Summary of a really interesting survey of evangelicals in the UK.

Billy Graham regrets not steering clear of politics and regrets not spending more time with family.

Mark Sanchez picks his nose and wipes it on his backup QB, video here.  (HT:  Aaron)

Consumer Watchdog and privacy group is raising concerns over close ties between Google, the NSA, and the present federal government.

Christian Astronomy Professor successfully sues the University of Kentucky for religious discrimination against him.

Iran has cleared a major hurdle in the uranium enrichment process.

Solid WSJ report on their murdered reporter Daniel Pearl.

U.S. Taxpayers have footed the $160 million legal bill for the executives of Fannie Mae and Freddie Mac.  Unbelievable and unconscionable.

Government Unions are trying to court the TSA to join their ranks.

Chuck DeGroat continues his series on dealing with difficult people with an excellent piece on dealing with the borderline (passive-aggressive).

Bernanke’s Rally Runs into Headwinds

A fairly thorough dossier on the American mafia.

Check your Munis as a bunch of states are quietly looking at bankruptcy.

Donald Trump has some harsh words on the pomp and show put on for the Chinese president.

Two Italian scientists (with suspect pasts) claim they have successfully found cold fusion.  No offense to my Italian friends, but this is very doubtful.

Double dip in the housing market.

UPDATE:  The appalling story of the Philadelphia abortion doctor who was charged with eight counts of murder, who had squalid conditions and random baby parts in jars… women are coming forward saying that he left them sterile.  Also in this vein, Al Mohler had a good piece on the President’s comments on the Roe v. Wade anniversary speech.

“People are Awesome”:

Best Links of the Week

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The Economist has an excellent article entitled “The Disposable Academic: Why Doing a PhD is a Waste of Time”

Delightfully lengthy article in GQ about Mossad’s somewhat botched assassination of a Hamas leader in the city of Dubai. (HT:  Phill)

Fascinating article that makes a compelling case that the Stuxnet worm that has disrupted Iran’s nuclear program originated ironically from China (and not the U.S., Britain, or Israel).

50 cent makes $8,700,000.00 off one tweet.  As a corollary to this article, there is way more money in self-branding in the entertainment industry than there is in the entertainment industry.  I also think it is ridiculous where people will take investment advice from.

I watched Ted Haggard’s little special on TLC last weekend.  I won’t delve into analyzing the state of his soul but Carl Trueman does a pretty decent job.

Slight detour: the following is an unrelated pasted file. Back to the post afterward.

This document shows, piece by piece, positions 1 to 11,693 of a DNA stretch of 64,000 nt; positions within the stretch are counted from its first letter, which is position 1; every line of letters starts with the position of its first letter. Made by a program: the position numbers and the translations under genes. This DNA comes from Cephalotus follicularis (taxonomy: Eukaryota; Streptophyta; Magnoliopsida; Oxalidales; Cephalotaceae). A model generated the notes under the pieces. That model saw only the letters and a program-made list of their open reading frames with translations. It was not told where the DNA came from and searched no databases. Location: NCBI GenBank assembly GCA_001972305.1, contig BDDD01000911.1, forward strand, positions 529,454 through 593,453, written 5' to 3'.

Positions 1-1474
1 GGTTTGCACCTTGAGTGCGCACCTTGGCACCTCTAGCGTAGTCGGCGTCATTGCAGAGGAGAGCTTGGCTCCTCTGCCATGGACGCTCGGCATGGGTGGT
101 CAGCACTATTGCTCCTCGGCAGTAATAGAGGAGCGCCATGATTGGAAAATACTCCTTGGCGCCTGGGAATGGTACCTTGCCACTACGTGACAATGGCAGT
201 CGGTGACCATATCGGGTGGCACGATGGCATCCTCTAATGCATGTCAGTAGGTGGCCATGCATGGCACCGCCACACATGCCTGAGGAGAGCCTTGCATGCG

When you hang your head in shame, the last thing you should be thinking about is whether the camera has caught your good side.

The Lazy Slander of the Pro-Life Cause

BBC article on the impact of the King James Bible on the English language.

No other book, or indeed any piece of culture, seems to have influenced the English language as much as the King James Bible. Its turns of phrase have permeated the everyday language of English speakers, whether or not they’ve ever opened a copy.

2010 Los Angeles County bill tab for illegal immigrants in public schools was $600,000,000.00.

Utterly appalling story of abortion doctor in Philadelphia.  There had been no inspection of the clinic since 1993.

Gosnell “induced labor, forced the live birth of viable babies in the sixth, seventh, eighth month of pregnancy and then killed those babies by cutting into the back of the neck with scissors and severing their spinal cord,” Williams said.

Patients were subjected to squalid and barbaric conditions at Gosnell’s Women’s Medical Society, where Gosnell performed dozens of abortions a day, prosecutors said. He mostly worked overnight hours after his untrained staff administered drugs to induce labor during the day, they said.

12 Things that Will Cost Less in 2011

Starbuck’s ‘trenta’ infographic

Best Links of the Week

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Dealing With Difficult People:  Narcissists.  The best article I’ve read this year.

IBM computer to play against Ken Jennings and Brad Rutter.  Should be another interesting man vs. machine conflict.

Doug Wilson piece entitled “Calvinism, Eschatology, and the New Media

Andy Crouch, “Ten Most Significant Trends of Last Decade

A number of people in California recently won $150 by correctly guessing 4 of the 6 numbers of the California Lottery.  The winning numbers were:  4, 8, 15, 25, 47, 42

Apparently the Catholic Church is doing a realty series on exorcism, but I heard this was news to the Vatican.

New US $100 bills to have 3-D technology.

AIG is recapitalizing.  Unbelievable… have any lessons been learned?

Banks repossess over a million homes in 2010.  Also, foreclosures rising.

Drunk Scientists accidentally pour wine on semiconductors and make some scientific discovery.

WSJ article entitled “Bye-Bye PCs and Laptops

The Catholic Church and science.  Personally, I am a huge fan of science and think there is a fair degree of agreement between science and Christianity, far greater than many acknowledge.

Green blob from Hubble Space Telescope.

Major Dick Winters passed away earlier this month.  Thankful for this man and countless anonymous men just like him.

China’s new stealth fighter.

Haitian amputee soccer.

Is the Black Church Dead?

The precipitating event was an essay posted last February on the Huffington Post by Eddie Glaude, Jr., a young African-American religion professor at Princeton who gave his column the eye-catching title, “The Black Church Is Dead,” and continued that with an equally arresting lead:

“Of course, many African-Americans still go to church,” Glaude began, noting surveys that track the higher-than-average religiosity of American blacks. “But the idea of this venerable institution as central to black life and as a repository for the social and moral conscience of the nation has all but disappeared,” he said.